The August Wilson Center for African American Culture is a big step closer to being sold to a New York developer.
Judge Lawrence O'Toole of Allegheny County Common Pleas Orphans' Court signed an order Tuesday authorizing the sale of the 5-year-old Downtown building to 980 Liberty Partners, as requested by conservator Judith Fitzgerald.
Approval of the sales agreement clears the way for the developer to begin engineering and feasibility studies to figure out whether it can build a 200-room luxury hotel on top of the structure.
The results will determine whether it moves forward with the purchase, said Matthew Shollar, a Squirrel Hill developer who is one of the partners in 980 Liberty Partners.
"Our ability to do the plan hinges on the feasibility of construction," he said. "We're only interested in this project as a development project."
With the decision, 980 Liberty Partners will have 60 days to complete the engineering and feasibility studies, although that could be extended. It will have 10 days once the due diligence has been finished to show that it has the $9.5 million to close on the sale.
"I'm happy that we can move forward. We really do need to find out the results of the engineering study that the proposed buyer has to commission to see if the hotel can be built at all," Ms. Fitzgerald said.
If the studies show that it can't be built, "we're basically starting over" in terms of a sale, she said.
The developer submitted the highest of four bids for the property with the plan to build a hotel on top of it while offering free gallery, office and storage space to the August Wilson Center and use of the theater for at least 120 days a year at a nominal fee. It also is hoping to set up an ongoing revenue stream to aid in continuing the center's mission.
Judge O'Toole authorized the sale despite opposition from Pittsburgh Mayor Bill Peduto, county Executive Rich Fitzgerald and state Attorney General Kathleen Kane, as well as the city's Urban Redevelopment Authority.
All favor a lower bid submitted by the Pittsburgh Foundation, the Heinz Endowments and the Richard King Mellon Foundation to buy the center with the goal of preserving its mission. The three foundations originally offered $4 million for the building and then withdrew it before returning to the table last week with a $5 million bid.
Mr. Fitzgerald, no relation to the conservator, stressed Tuesday that he would continue to fight the sale to 980 Liberty Partners. He said he doesn't think it would further the mission of the center, named after the Pulitzer Prize-winning playwright who grew up in the Hill District.
He also noted that the URA has maintained that the sale would violate deed covenants that prevent the building from being used for anything other than a center for African-American culture, a contention Ms. Fitzgerald disputes, and that the proposed hotel reuse likely would require city zoning approvals.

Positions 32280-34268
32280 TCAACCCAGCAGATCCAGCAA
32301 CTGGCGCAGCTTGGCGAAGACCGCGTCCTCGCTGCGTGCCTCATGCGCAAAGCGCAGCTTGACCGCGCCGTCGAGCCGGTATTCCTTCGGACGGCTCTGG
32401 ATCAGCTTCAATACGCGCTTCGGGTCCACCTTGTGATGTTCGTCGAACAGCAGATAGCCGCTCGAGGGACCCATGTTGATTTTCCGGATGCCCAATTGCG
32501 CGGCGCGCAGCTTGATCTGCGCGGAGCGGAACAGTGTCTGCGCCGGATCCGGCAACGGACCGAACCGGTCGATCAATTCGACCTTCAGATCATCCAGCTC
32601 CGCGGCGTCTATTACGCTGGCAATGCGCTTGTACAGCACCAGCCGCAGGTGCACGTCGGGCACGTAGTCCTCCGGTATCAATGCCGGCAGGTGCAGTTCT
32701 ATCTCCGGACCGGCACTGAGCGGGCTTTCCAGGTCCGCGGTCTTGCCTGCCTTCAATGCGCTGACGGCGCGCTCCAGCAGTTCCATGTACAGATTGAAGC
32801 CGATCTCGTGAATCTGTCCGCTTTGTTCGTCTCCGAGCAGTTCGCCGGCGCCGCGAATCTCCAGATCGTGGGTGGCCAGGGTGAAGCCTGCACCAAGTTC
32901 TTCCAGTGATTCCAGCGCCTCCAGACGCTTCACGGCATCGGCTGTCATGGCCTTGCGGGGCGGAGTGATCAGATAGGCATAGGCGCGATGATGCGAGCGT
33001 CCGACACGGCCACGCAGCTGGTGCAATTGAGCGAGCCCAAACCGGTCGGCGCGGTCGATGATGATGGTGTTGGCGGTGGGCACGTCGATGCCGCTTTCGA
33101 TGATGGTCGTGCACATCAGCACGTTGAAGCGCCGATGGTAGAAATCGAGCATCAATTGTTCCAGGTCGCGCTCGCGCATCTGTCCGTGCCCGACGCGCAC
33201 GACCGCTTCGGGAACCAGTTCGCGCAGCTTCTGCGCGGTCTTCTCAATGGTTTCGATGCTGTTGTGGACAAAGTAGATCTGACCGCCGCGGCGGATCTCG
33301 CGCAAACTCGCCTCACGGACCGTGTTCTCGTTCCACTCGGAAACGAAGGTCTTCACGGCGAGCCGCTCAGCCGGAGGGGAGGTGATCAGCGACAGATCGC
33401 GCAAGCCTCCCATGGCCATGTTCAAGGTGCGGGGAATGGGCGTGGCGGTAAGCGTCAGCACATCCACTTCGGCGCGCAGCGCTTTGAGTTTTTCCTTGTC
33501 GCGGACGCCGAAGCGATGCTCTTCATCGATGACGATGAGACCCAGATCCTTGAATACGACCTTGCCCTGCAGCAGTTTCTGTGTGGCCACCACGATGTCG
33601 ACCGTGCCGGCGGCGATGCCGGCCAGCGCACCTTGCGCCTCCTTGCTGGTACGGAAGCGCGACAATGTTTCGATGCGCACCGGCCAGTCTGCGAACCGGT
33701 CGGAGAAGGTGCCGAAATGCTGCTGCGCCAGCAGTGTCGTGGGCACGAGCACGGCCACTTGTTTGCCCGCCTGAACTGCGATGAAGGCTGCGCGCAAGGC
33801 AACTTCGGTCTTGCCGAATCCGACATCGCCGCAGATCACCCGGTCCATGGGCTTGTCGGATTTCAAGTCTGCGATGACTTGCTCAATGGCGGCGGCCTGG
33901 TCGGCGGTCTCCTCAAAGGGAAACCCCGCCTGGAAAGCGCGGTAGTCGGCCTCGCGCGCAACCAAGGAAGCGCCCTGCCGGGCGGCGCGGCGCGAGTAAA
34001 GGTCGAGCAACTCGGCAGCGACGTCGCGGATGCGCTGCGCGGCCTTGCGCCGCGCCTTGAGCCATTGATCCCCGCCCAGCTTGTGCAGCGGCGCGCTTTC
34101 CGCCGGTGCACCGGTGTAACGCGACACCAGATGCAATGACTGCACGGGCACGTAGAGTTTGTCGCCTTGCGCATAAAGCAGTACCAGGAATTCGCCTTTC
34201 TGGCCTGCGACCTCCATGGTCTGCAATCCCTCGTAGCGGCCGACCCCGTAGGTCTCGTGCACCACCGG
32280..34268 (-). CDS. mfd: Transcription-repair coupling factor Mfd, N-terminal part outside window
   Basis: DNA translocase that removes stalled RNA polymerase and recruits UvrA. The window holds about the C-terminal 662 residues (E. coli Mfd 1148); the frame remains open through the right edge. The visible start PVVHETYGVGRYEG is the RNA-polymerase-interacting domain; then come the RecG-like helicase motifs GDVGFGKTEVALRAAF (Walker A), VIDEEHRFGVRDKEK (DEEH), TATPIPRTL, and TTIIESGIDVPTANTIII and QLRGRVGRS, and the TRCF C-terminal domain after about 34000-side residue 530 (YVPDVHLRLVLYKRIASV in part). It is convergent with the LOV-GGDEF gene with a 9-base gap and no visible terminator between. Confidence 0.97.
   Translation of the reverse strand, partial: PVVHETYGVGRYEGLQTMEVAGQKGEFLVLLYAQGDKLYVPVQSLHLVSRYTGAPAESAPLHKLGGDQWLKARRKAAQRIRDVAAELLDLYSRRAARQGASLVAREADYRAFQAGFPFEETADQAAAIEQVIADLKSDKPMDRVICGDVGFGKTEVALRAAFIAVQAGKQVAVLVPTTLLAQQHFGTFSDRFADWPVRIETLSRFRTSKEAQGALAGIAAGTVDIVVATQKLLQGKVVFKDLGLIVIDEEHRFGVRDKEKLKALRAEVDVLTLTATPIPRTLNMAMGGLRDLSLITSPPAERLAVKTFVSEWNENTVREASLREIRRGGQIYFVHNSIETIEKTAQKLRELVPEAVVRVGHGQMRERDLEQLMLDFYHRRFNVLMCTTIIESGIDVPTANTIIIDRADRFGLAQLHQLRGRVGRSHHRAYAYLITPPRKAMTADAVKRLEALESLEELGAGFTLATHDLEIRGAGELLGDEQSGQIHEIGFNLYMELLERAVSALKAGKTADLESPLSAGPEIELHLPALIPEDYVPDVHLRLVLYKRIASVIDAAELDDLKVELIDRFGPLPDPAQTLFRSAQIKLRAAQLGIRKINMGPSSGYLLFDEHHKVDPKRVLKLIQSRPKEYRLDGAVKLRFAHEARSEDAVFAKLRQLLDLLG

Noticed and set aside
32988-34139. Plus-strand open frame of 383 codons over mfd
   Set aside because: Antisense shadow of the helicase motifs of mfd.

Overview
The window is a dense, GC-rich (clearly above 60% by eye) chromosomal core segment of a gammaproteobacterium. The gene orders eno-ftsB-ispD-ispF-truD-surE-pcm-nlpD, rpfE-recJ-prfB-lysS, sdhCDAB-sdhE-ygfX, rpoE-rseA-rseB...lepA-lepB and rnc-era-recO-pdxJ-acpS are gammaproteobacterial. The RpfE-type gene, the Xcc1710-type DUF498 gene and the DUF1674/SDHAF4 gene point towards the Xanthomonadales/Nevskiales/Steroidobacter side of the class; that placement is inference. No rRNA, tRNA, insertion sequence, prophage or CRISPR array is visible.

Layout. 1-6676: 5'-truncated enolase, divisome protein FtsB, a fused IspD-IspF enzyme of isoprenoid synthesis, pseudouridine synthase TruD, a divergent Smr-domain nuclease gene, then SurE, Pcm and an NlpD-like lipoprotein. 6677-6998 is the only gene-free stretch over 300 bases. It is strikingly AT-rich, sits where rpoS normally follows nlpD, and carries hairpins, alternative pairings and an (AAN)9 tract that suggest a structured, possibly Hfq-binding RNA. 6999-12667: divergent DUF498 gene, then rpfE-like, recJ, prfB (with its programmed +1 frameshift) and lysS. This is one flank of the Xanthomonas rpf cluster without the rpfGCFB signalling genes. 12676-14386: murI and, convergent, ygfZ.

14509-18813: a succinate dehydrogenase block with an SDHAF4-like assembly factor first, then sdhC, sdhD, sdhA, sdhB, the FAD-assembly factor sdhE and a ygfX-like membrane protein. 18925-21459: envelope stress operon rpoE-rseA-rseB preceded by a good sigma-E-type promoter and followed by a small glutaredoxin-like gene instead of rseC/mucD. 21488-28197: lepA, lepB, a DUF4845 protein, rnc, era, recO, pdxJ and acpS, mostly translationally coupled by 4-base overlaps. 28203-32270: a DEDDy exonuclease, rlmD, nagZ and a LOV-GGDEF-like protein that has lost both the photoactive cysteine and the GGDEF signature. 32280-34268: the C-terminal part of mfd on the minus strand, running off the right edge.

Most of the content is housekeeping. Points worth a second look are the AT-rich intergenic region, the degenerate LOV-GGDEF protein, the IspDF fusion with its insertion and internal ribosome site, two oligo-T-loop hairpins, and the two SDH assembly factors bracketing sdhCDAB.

"I think we're a long way from a sale moving forward and being commenced," he said. "This isn't something we support. It's certainly not anything I support and the mayor has been pretty clear in his statements."
In a prepared statement, Kevin Acklin, Mr. Peduto's chief of staff and URA board chairman, said, "The August Wilson Center is a public asset, and what is most important is that the nonprofit mission be the primary focus."
Added J.J. Abbott, a spokesman for Ms. Kane, "We will continue to work with all parties, including the court, to find a resolution that best protects the public's investment in the center's mission."
While winning approval from the judge to move ahead with the sale, Ms. Fitzgerald stressed that she still plans to work with the foundations, the URA, Ms. Kane and others to come up with a "global resolution" acceptable to all parties.
"All of us are committed to trying to work together to see if we can come up with something that satisfies all of the objections that have been raised," she said. "Truly I think something can be done. I think the parties really want to try to come to a negotiated resolution."
Likewise, Mr. Shollar said 980 Liberty Partners is interested in continuing discussions with the foundations and the others. "We would like to see a global solution to this involving all of the constituencies," he said.
John Ellis, a spokesman for the Pittsburgh Foundation, declined comment, as did Eric Schaffer, attorney for Dollar Bank.
Judge O'Toole last year appointed Ms. Fitzgerald, a former U.S. bankruptcy judge, after Dollar Bank foreclosed on the center because of a $7 million delinquent mortgage. He authorized her in January to sell the $40 million building to pay off the mortgage and other debts after efforts to save the center failed.
In court documents, the URA has questioned whether 980 Liberty Partners has the funding to buy the property, but Ms. Fitzgerald said her preliminary work shows that the "money will be there" at closing.
While Tuesday's order clears the way for the sale, Judge O'Toole still would have to give his final approval before the property actually changes hands.
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